knock sb out (of a competition) (phr vb) = to eliminate
spot on (adj) = exactly right
22nd October – Culture Shock
to sledge (vb – slang) = to shout insults against a sports team during a match
to be / get wound up (expr) = to become annoyed or upset
good natured (adj) = pleasant, friendly
designated (adj) = a place or area that has been assigned for a specific purpose
to come by (phr vb) = to get*
* to come by is often used with easy or hard
biting wind (collocation) = a freezing cold, bitter wind
vocal (adj) = noisy, outspoken
Down Under (n) = Australia
exhilarating (adj) = making you feel excited and happy
live (adj) (rhymes with five, not with give) = a performance that is seen or broadcast while it is happening (not recorded and watched later).
And now for the exercises! With a lot of these questions, the aim is for you to apply the vocab to your own experiences so you can start using it naturally. You don’t need to write long answers – just a sentence is fine. And some of the questions are intended to build on the vocab. Ready? OK then!
1. “on the trot” – can you write a sentence about something that you did / have been doing “on the trot”? (e.g. I’ve been blogging for the BBC for two months on the trot.)
2. What’s the verb of “evocative”?
3. In a team sport, what’s the opposite of “opponent?”
4. Can you think of a famous person who has “made a comeback”? Who?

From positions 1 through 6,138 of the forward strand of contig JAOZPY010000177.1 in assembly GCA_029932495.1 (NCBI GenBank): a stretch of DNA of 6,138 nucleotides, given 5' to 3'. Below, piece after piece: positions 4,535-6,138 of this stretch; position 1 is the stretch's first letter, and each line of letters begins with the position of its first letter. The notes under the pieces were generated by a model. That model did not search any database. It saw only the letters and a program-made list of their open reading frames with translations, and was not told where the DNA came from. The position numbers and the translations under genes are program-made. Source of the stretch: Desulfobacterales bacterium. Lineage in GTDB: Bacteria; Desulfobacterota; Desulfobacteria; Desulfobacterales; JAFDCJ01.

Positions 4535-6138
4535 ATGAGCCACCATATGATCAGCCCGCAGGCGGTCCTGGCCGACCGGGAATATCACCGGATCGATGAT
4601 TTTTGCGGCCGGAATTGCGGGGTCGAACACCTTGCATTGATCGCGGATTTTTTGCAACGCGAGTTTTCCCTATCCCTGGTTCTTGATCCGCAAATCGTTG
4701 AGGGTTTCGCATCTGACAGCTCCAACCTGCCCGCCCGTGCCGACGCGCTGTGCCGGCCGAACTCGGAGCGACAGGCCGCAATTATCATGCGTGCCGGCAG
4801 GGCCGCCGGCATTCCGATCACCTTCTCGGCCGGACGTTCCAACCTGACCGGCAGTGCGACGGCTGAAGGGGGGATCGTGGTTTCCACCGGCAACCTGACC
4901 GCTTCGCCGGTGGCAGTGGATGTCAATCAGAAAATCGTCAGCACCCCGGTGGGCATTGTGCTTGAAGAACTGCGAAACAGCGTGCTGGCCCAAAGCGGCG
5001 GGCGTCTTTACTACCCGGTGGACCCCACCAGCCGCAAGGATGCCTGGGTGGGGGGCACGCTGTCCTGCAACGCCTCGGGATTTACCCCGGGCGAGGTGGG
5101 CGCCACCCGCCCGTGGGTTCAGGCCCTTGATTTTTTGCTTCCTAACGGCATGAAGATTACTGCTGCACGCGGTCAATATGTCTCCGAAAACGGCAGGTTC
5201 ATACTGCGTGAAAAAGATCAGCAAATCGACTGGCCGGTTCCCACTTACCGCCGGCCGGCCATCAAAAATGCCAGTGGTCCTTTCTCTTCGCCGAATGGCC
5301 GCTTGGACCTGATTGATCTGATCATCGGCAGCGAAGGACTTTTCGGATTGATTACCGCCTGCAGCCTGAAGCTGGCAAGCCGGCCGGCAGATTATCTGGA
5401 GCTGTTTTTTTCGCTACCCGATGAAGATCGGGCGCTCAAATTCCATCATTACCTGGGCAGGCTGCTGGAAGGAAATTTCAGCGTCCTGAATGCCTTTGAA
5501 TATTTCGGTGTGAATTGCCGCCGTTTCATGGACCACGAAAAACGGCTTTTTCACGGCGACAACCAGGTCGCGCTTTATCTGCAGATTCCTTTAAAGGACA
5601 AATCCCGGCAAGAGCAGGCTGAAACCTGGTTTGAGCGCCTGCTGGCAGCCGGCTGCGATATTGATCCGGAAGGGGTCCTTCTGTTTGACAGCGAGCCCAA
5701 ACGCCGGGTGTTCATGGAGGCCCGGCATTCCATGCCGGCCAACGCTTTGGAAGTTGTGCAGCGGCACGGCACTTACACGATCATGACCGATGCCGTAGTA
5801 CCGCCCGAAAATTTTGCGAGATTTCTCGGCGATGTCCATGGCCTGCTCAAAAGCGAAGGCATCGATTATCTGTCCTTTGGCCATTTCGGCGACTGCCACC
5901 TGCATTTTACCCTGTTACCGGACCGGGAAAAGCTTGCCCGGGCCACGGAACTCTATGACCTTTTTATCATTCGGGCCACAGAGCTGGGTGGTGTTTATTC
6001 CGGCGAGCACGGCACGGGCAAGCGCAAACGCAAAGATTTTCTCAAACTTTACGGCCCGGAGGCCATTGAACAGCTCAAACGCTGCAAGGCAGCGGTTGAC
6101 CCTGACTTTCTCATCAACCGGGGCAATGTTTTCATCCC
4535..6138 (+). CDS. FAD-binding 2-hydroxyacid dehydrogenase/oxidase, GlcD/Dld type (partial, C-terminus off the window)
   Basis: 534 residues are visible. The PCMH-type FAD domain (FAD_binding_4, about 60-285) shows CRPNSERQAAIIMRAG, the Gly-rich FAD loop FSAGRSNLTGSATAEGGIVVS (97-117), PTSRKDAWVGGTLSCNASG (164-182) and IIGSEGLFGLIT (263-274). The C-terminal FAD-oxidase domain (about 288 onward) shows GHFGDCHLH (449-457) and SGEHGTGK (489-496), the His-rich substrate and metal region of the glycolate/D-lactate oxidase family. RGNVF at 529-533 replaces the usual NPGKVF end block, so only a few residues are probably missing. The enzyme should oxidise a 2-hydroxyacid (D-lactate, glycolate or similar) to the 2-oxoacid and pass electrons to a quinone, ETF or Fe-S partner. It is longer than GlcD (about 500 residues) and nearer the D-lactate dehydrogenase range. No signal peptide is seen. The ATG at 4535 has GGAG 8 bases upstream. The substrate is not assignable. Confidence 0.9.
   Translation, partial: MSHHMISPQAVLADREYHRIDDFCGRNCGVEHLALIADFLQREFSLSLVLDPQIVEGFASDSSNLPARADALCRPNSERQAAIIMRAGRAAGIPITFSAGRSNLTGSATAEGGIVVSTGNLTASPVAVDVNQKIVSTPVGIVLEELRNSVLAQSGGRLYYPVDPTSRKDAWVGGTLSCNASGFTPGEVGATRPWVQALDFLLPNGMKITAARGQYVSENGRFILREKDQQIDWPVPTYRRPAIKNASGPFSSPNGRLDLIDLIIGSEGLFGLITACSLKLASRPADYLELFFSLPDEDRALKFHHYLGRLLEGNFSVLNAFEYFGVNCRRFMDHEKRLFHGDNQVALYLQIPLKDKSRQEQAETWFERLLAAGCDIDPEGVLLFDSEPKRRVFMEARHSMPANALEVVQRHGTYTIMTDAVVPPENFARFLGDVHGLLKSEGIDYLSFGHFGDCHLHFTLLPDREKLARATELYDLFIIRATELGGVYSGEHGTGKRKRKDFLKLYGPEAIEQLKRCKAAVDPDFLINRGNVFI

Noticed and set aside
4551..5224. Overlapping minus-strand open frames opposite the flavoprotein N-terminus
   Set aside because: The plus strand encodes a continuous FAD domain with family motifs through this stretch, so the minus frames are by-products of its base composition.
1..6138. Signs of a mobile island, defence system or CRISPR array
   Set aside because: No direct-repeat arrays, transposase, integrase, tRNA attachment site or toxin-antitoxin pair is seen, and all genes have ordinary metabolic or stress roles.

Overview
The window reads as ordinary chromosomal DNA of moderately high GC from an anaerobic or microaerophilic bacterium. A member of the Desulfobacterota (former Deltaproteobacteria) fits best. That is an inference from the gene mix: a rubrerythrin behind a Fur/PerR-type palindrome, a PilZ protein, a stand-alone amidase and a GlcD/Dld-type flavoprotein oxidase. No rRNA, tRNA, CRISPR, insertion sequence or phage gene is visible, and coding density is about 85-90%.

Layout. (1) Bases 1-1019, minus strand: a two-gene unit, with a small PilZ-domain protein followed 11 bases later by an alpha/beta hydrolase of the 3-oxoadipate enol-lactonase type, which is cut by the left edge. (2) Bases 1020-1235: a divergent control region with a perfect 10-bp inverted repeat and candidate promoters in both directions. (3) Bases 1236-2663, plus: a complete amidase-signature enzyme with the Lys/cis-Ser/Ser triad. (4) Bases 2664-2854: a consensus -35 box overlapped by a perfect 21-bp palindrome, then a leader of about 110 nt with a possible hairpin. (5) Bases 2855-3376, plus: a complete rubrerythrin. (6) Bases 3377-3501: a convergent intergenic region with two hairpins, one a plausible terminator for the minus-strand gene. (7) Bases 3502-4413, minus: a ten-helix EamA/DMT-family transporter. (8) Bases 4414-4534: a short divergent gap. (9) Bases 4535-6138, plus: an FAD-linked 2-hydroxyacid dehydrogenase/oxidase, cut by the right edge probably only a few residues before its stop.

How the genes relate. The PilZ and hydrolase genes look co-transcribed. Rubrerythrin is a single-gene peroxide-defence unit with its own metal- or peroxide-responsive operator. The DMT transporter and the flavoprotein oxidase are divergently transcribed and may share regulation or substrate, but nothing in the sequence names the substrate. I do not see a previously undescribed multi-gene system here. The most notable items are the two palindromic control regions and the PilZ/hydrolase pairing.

5. When was the last time your team was knocked out of a competition? What happened? (e.g. “England was knocked out of the Rugby World Cup by South Africa”)
6. What really winds you up?
7. Who is the most good-natured person you know? Why?
8. Can you think of any places that might have designated seating?
9. Are there any products that are easy to come by in your countries at this time of year?
10. Do you ever get a biting wind in your country? In which months?
11. What are the noun and verb forms of “exhilarating”?
12. What was the last live performance/event you saw?
Oh, and before I forget, here’s the vocab from today!
off and on (expr)
(one of Sydney’s) gems (n)
knocking off time (expr)
be into sth (phr vb)
quarantine (n / vb)
Well I think that’s all folks, as they say in the cartoons, so I’ll leave you in peace for now!
PS - Niaz Ali from Aryana; G'day is what Australians say to greet each other. It's a short form of "Good Day"